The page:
Your Puducherry itinerary is incomplete if you have not allotted a detour for Mahabalipuram. It falls somewhere midway between the Chennai and Puducherry East Coast road, 60 kms from Chennai, to be precise. We turned towards Mahabalipuram on our way back from Puducherry. Reached the temple town at about 11am, when the sun was high up in the sky and bus-filled tourists and devotees had started swarming the temples and caves. Too bad, we thought to ourselves, should have left Puducherry early to beat the crowd and the sun in Mahabalipuram.
For the one who is in two-minds whether to visit Mahabalipuram or not, here’s our verdict – we too had been in doubt, but when there, we realised that the place is beautiful and should be in your itinerary. Just that, you should time it wisely – either come here early in the morning and enjoy the place in quietude or come in the evening when the Shore Temple gets even more beautiful with the evening sun.
Temples and caves in Mahabalipuram date back to the 7th century, and are examples of the distinct Dravidian style that defines architecture in South India. Rich in religious beliefs and folklore, the town attracts both devotees and the curious traveller.
3 Things To Do At Mahabalipuram
- Go to the Rock Cut Temples & Caves: Almost like the Ajanta-Ellora temples and caves, the one here in Mahabalipuram are set along a hillock and spread through the sprawling grounds, with one temple here and another there, carrying tales from India’s popular Gods and the Mahabharata. So what if you do not believe in Gods and the Godesess? Hire a guide just to know about the folklore, about how Arjuna meditated for 12 years or how the Guru Dhronacharya would behead bad students/disciples, or how Lord Krishna ensured that a giant round rock stood in the slope of a rocky hillock but couldn’t be moved by any force of nature or man. We also saw a snake on a rock just off the Shiva-linga cave, almost as if confirming that Lord Shiva resided there!! The tour can take upto an hour depending upon your interest for the place. It opens as early as 6 in the morning. Best time would be the early hours, if you ask me.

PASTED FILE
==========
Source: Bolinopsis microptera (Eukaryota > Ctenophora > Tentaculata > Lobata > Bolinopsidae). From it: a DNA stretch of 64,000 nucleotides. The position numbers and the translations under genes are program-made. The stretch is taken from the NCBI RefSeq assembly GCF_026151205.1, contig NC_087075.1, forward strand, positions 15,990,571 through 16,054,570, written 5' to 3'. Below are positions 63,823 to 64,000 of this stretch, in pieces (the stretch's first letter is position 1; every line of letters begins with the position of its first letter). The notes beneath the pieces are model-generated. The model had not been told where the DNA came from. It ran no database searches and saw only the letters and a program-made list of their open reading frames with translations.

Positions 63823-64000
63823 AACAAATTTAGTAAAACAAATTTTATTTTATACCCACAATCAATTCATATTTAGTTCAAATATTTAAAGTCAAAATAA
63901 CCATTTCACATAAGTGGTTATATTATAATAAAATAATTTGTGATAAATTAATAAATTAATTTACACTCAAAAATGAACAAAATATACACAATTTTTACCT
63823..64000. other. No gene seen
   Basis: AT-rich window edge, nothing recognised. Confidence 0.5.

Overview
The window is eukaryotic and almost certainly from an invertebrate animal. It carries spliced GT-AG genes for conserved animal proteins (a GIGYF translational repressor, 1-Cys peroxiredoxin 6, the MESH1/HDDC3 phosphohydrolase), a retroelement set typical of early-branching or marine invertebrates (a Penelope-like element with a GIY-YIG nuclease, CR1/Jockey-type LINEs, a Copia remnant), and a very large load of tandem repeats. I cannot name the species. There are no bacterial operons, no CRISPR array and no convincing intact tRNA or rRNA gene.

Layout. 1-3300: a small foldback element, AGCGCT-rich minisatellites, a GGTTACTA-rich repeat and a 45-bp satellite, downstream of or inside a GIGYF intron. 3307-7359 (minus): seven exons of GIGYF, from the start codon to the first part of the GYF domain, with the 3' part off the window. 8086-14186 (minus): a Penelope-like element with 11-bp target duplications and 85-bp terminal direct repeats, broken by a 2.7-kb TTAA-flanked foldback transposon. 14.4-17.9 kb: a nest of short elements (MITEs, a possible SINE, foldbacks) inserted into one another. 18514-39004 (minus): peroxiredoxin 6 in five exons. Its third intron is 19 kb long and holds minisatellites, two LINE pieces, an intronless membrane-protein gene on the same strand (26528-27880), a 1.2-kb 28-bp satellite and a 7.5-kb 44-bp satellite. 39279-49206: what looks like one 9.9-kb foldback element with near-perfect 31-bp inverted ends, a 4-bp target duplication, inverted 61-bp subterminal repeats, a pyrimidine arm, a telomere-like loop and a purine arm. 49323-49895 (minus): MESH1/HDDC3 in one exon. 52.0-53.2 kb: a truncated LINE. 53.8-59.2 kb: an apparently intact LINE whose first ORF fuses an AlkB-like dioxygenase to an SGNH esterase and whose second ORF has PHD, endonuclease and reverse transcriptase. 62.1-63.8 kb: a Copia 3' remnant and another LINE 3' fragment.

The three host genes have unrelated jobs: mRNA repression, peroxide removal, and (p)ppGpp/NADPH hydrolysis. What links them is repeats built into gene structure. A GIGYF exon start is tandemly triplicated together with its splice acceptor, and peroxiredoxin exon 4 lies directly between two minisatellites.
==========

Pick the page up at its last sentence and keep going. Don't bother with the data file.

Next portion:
- Check out the Shore Temple: True to its name, the Shore Temple is located on the shore of the Bay of Bengal, about a kilometre away from the Rock Cut Temples. There’s ample parking space, so do drive down. We had anticipated the usual, run-of-the-mill south Indian temples, but no, we were wrong. Set in sprawling, very well-maintained grounds, the temples were built with blocks of stone and look really old. Dedicated to Lord Shiva, there isn’t much religious activity here. People flock here to see the architecture and the beautiful background. Early morning or evenings would be the best time to visit.
- Eat at Moonrakers: That, only if you love fishes. It must be just about a kilometre away from the Temple premises. A 3-storied restaurant that serves sea-fishes like crabs, ,lobsters, prawns and makes a big show of its fresh catch, Moonrakers is for people who love sea-food but can, in a big way, ignore hygiene and pathetic service. Food is average.
You could also shop from the local memorabilia shops that dot the streets lining the above-mentioned destinations, but be aware that they are crazy-priced. Hard negotiations are a must. We did take fancy to the stone figurines, but gave them a pass, when we realised that we weren’t interested in the smaller ones and that the bigger ones would be a challenge to bring back home.